With Patients New at the Center of the Consumer Healthcare Industry, Pharma is Pulling Out All the Stops to Make Sure Their Demands Are Met
Patient-centricity is the new buzzword in the pharmaceutical industry as drug firms look to digital technology for solutions in a rapidly-changing market.
Individuals have become more than just passive recipients of therapies and are starting to control their own treatments thanks to the growing awareness of their own health – their genetic profiles, the diseases they might suffer from and the range of healthcare available to them.
To keep up with these changes, pharma has evolved from a 1980s system based on selling to healthcare professionals.
In the 1990s the focus switched to regulatory development in terms of safety and efficacy and then in the 2000s to reimbursement and market access.
Today the pharmaceutical business model is based on patient-centricity where outcomes are more important than products and services.
The traditional relationship between drug company and patient was always a distant one but that has all changed.
The patient now sits at the center of a healthcare ecosystem and if the industry really wants to change the way it interacts with patients, it has to be much more collaborative than it has been in the past.
As the landscape continues to shift, healthcare is becoming increasingly consumer-led with patients visiting the doctor armed with more relevant information and an opinion about how they should be treated.
These new ‘patient-consumers’ demand choice, quality and value for money and expect to take an active role in designing their own therapeutic and treatment approaches in partnership with their physicians.
Pharma must recognize this new decision-making patient power and develop better and more efficient ways to engage with them, but that is not always straightforward.
Drug firms want to engage but often do not know exactly who their patients are and they can also struggle to determine exactly what engagement model will resonate.
Some companies are creating separate departments to focus on patient engagement while others are taking a more holistic approach, weaving patient-centricity into the fabric of their organizations.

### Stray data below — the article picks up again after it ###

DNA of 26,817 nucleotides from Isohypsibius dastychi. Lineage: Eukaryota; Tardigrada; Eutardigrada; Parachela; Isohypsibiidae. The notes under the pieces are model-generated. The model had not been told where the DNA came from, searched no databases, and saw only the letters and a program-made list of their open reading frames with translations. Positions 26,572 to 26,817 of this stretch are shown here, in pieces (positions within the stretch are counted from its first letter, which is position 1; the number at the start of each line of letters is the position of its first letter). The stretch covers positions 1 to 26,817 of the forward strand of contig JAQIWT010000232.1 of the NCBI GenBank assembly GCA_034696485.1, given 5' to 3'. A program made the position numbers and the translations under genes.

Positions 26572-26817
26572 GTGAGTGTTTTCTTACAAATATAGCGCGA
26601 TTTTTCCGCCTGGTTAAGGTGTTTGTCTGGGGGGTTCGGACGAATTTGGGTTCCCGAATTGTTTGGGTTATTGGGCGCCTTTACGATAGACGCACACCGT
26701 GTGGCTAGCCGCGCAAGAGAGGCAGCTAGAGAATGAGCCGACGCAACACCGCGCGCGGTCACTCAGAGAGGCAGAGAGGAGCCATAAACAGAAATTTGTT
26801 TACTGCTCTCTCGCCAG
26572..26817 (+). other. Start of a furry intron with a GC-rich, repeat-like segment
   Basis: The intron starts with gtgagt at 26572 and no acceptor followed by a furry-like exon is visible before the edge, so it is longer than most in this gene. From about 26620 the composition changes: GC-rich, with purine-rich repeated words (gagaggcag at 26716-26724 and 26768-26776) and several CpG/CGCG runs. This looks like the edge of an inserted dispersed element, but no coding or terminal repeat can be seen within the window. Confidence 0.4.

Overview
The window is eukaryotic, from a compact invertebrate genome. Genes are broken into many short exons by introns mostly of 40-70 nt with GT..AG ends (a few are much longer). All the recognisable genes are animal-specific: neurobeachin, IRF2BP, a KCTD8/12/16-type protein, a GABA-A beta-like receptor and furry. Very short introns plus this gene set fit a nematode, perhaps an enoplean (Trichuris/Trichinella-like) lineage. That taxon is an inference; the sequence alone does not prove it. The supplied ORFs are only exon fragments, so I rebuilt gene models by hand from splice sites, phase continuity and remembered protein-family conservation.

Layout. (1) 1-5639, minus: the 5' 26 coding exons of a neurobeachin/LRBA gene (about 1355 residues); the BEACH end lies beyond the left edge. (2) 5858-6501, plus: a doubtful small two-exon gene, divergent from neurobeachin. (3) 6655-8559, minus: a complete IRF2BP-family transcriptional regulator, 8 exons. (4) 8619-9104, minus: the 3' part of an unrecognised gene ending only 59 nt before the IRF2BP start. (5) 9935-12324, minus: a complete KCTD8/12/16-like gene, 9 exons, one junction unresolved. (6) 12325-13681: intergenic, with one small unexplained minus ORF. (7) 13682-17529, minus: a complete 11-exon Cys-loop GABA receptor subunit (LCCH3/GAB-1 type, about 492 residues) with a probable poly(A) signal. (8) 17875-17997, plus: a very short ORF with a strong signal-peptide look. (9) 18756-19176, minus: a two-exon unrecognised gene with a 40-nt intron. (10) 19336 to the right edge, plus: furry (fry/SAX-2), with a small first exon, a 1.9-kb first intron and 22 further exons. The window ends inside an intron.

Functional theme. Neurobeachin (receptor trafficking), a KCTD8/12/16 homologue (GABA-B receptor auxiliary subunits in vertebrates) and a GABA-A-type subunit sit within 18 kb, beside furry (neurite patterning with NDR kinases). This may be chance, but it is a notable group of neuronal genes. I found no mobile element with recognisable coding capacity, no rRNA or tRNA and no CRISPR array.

But whatever path they choose, digital medicine will lie at the heart of the new relationship between pharma, healthcare provider and patient.
Digital medicine uses information and communication technologies, including hardware and software solutions and services to develop interconnected health systems to improve the use of computational technologies, smart devices, computational analysis techniques and communication media to aid healthcare professionals and patients in managing illnesses and health risks.
It is a multi-disciplinary domain which involves many stakeholders, including clinicians, researchers and scientists with a wide range of expertise in healthcare, engineering, social sciences, public health, health economics and management.
Wearable Health Apps
Its three main areas are bio-infomatics, wearable apps and personalized medicine/genetics.
Health-related apps have the potential to improve healthcare processes and enable patients to be more involved in their care and some drug firms are already getting involved.
Swiss pharma giant Novartis has joined forces with tech company Qualcomm to form a joint investment company with $100 million to advance digital medicine and Novartis has also partnered with Google to develop a contact lens that can monitor blood sugar.
The US Food and Drug Administration estimates that by 2018 at least 50% of the predicted 3.4 billion smartphone and tablet users, including health care professionals, consumers and patients, will have downloaded mobile health applications.
The digitization of data has allowed scientists to develop personalized medicine. This is causing great excitement within the industry and was the talk of the town at the American Society of Clinical Oncologists 2016 conference in Chicago.
Personalized medicine focuses on the identification of biomarkers and genetic signatures for prevention and prediction of therapeutic response and could eventually see the end of one-size-fits-all treatments.
It also helps to provide a patient with awareness about individual lifestyle changes that could help to prevent the disease returning or even occurring in the first place.
Things will get even better and brighter in the future with scientists now talking about finding cures for diseases that in the not too distant past were thought of as untreatable.
But whatever happens, whatever breakthroughs are achieved and whatever the scientists of tomorrow discover, patient power will be the driving force.
- Patient-centricity is the new buzzword in the pharmaceutical industry.
- Digital medicine lies at the heart of the new relationship between pharma, healthcare provider and patient.
- Personalized treatments are taking the place of one-size-fits-all drugs.